Catalog Home Page

Barriers and opportunities of biogas dissemination in Sub-Saharan Africa and lessons learned from Rwanda, Tanzania, China, India, and Nepal

Rupf, G.V., Bahri, P.A., de Boer, K. and McHenry, M.P. (2015) Barriers and opportunities of biogas dissemination in Sub-Saharan Africa and lessons learned from Rwanda, Tanzania, China, India, and Nepal. Renewable and Sustainable Energy Reviews, 52 . pp. 468-476.

[img]
PDF - Authors' Version
Embargoed until 15 August 2017.
Available under License Creative Commons Attribution Non-commercial No Derivatives.

Link to Published Version: http://dx.doi.org/10.1016/j.rser.2015.07.107
*Subscription may be required

Abstract

Biogas technology has the potential to provide benefits to three priority areas in Sub-Saharan Africa (SSA): energy supply, sanitation, and food security. Despite this, uptake of biogas systems has been slow and sporadic in the region. This review paper investigates what has prevented widespread dissemination of the technology in SSA by looking at the key barriers in the region, as well as identifying the main opportunities and the lessons that can be learned from successful biogas dissemination experiences in Rwanda, Tanzania, China, India, and Nepal. Installation costs, limited awareness and training for biogas users and insufficient follow-up services were recognised as being among the key barriers. SSA has favourable conditions for biogas technology, namely a suitable tropical climate in most parts of the region, a dominance of agricultural activities, and interest in alternatives to expensive conventional energy services. The region's favourable conditions therefore provide opportunities for increasing uptake of the technology. Experiences in other regions highlighted the importance of the government in supporting the biogas sector through suitable policies and incentives. Collaboration between research institutions, governmental departments, and biogas users, both current and future, was also recognised as being vital to improve the technology's dissemination and appropriate, long-term use.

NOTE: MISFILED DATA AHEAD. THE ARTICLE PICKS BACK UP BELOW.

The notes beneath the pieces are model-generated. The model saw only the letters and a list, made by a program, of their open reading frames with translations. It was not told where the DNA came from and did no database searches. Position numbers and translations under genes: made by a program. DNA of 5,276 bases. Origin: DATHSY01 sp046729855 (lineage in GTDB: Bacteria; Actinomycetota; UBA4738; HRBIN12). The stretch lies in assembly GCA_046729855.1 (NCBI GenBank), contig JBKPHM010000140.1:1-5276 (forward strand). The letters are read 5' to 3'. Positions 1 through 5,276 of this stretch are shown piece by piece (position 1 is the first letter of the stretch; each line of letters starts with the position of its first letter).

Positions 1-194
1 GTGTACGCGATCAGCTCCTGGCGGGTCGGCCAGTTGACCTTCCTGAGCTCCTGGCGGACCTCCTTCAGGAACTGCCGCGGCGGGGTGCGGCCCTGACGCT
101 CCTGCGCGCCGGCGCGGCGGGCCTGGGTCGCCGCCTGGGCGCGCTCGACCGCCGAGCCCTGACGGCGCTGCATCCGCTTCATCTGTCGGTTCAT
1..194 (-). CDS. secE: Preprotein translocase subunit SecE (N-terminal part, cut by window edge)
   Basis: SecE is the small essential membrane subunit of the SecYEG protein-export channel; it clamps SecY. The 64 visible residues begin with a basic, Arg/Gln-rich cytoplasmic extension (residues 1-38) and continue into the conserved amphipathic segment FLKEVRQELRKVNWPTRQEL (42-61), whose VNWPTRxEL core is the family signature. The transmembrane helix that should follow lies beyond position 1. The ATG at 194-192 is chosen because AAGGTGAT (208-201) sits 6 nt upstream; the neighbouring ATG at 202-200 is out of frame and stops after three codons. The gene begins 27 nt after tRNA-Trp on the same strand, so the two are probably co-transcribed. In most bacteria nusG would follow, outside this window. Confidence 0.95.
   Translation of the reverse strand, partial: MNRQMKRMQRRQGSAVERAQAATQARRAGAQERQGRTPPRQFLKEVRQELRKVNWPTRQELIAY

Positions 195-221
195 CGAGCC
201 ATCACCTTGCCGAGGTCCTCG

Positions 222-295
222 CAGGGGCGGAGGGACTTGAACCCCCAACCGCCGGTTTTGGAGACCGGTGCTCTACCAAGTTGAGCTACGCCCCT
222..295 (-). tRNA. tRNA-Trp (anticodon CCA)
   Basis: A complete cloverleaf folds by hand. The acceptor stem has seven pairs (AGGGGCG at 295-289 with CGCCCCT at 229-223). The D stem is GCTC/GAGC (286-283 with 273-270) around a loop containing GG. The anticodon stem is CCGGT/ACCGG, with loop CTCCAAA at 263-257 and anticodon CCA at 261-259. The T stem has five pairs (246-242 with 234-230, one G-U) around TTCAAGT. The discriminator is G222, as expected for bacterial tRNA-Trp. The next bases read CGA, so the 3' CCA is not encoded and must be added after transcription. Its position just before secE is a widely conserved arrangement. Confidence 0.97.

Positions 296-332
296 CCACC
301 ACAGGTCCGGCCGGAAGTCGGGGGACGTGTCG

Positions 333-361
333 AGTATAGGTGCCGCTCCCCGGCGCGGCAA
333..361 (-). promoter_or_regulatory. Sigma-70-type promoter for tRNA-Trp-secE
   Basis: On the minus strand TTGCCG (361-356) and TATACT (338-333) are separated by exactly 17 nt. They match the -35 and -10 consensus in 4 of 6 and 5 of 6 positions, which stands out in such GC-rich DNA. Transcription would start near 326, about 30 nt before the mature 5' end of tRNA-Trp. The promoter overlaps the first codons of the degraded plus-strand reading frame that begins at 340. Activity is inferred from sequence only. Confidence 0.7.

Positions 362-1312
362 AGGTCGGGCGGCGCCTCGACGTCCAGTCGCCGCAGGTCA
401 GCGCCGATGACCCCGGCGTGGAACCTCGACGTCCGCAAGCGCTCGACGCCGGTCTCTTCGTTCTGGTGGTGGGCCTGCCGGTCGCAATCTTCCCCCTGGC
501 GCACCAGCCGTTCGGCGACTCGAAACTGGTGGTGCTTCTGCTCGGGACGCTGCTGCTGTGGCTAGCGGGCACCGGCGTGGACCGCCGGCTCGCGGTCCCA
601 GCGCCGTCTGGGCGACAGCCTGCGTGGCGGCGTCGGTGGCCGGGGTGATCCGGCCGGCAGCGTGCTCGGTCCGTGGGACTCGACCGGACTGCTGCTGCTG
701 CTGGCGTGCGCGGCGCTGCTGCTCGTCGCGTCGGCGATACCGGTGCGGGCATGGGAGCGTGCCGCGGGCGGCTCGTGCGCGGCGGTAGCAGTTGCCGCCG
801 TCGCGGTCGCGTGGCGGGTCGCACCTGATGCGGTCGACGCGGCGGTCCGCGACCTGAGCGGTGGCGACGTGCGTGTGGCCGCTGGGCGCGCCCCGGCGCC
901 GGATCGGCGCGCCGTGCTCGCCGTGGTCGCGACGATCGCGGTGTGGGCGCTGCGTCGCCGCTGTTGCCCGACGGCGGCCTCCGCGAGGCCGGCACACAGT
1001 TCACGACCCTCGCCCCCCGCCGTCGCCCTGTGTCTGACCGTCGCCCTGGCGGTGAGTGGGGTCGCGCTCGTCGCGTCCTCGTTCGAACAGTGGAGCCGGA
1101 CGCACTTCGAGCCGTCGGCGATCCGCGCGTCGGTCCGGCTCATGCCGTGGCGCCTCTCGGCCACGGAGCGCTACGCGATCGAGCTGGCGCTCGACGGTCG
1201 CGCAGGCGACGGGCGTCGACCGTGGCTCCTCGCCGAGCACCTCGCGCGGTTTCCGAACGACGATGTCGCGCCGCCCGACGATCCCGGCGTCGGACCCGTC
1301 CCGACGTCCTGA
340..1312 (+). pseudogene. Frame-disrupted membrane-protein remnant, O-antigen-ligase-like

Publication Type: Journal Article
Murdoch Affiliation: School of Engineering and Information Technology
Publisher: Elsevier
Copyright: © 2015 Elsevier Ltd.
URI: http://researchrepository.murdoch.edu.au/id/eprint/28249
Item Control Page Item Control Page